|Mechanical Vibrations Theory and Application to Structural Dynamics
Mechanical Vibrations Theory and Application to Structural Dynamics 3rd Edition by Michel Geradin and Daniel J. Rixen | PDF Free Download.
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Mechanical Vibrations Theory and Application to Structural Dynamics
Mechanical Vibrations Theory and Application Contents
- Analytical Dynamics of Discrete Systems
- Undamped Vibrations of n-Degree-of-Freedom Systems
- Damped Vibrations of n-Degree-of-Freedom Systems
- Continuous Systems
- Approximation of Continuous Systems by Displacement Methods
- Solution Methods for the Eigenvalue Problem
- Direct Time-Integration Methods
Preface to Mechanical Vibrations Theory and Application to Structural Dynamics
This monograph results from a complete recasting of a book on Mechanical Vibrations, initially written in French and published by Masson Éditions in 1992 under the title Théorie des vibrations, Application à la Dynamique des structures.
The first edition in English was issued shortly after, thanks to the support of DIST (French Ministry of Scientific Research and Space) and published by John Wiley & Sons in 1994.
The book was indubitably felt to fill a gap since both editions were a success in France as well as internationally so that both versions were almost immediately followed by a second edition by the same publishers: in French in 1996, and in 1997 for the English version.
Due to the short delay between editions, only minor changes – essentially corrections – took place between the first and second versions of the manuscript.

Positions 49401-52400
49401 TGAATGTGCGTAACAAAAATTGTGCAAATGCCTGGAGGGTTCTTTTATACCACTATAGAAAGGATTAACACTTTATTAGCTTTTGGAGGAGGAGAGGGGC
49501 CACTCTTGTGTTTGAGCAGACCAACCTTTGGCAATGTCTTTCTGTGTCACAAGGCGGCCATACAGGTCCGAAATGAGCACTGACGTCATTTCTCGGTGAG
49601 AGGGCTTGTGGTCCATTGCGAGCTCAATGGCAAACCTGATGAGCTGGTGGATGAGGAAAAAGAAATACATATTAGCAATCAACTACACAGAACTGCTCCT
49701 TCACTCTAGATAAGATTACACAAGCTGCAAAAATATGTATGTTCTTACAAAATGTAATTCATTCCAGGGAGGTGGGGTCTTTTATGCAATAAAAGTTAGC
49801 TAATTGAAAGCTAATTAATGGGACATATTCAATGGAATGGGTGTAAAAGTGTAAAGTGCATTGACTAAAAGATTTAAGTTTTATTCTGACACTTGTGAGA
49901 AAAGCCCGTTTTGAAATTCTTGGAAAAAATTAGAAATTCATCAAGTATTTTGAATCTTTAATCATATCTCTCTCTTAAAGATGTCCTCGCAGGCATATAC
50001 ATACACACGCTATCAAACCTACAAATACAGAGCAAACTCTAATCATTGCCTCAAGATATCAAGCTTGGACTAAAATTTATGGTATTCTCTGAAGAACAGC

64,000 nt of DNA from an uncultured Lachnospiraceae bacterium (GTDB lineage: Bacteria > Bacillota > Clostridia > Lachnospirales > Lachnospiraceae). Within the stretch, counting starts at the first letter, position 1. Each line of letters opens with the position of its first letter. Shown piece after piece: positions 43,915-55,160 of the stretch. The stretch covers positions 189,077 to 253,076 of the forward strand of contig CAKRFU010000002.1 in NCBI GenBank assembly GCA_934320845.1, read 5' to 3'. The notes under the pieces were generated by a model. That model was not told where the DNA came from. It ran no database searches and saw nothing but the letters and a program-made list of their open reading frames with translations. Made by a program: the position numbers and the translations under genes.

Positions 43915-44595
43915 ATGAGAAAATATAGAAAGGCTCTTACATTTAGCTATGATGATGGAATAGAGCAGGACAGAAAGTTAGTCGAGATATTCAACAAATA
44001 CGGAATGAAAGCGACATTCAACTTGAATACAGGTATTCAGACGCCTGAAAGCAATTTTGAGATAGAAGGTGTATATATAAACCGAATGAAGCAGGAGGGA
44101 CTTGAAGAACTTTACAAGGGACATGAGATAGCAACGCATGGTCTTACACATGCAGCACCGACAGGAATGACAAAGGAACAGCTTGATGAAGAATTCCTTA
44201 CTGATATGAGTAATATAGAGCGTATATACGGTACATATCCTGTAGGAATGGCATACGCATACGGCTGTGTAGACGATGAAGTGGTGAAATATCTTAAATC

The numerous constructive comments received from readers – university colleagues, students, and practicing engineers – during the following decade convinced both of us that a deep revision of the original manuscript was definitely needed to meet their expectations.
Of course, there were still remaining errors to be corrected – and the very last one will never be discovered, error-making being a common trait of human beings – and more rigor and accuracy had to be brought here and there in the presentation and discussion of the concepts.
But the subject of mechanical vibration has also rapidly evolved, rendering the necessity of the addition of some new important topics.
Proposed exercises to help, on the one hand, teachers explain the quintessence of dynamics; on the other hand, students to assimilate the concepts through examples were also missing. We were planning to produce this third edition in French in the early 2000s, but the project could never be achieved due to our overwhelming professional duties.
The necessary time could finally be secured from 2010 (partly due to the retirement of the first author).
However, priority has now been given to the English language for writing this third, entirely new edition since our perception was that the demand for a new, enhanced version comes essentially from the international market.
We are indebted to Éditions Dunod for having agreed to release the rights accordingly. We are thus pleased to present to our former readers a new edition which we hope will meet most of their expectations and to offer our new readers a book that allows them to discover or improve their knowledge of the fascinating world of mechanical vibration and structural dynamics.
Without naming them explicitly, we express our gratitude to all those who have helped us to make this book a reality.
Indeed, we received from many colleagues, friends, and relatives much support, which could take various forms, such as a careful and critical reading of some parts, the provision of some examples and figures, appropriate advice whenever needed, personal support and, not the least, the understanding of our loved ones when stealing from them precious time to lead such a project to its very end.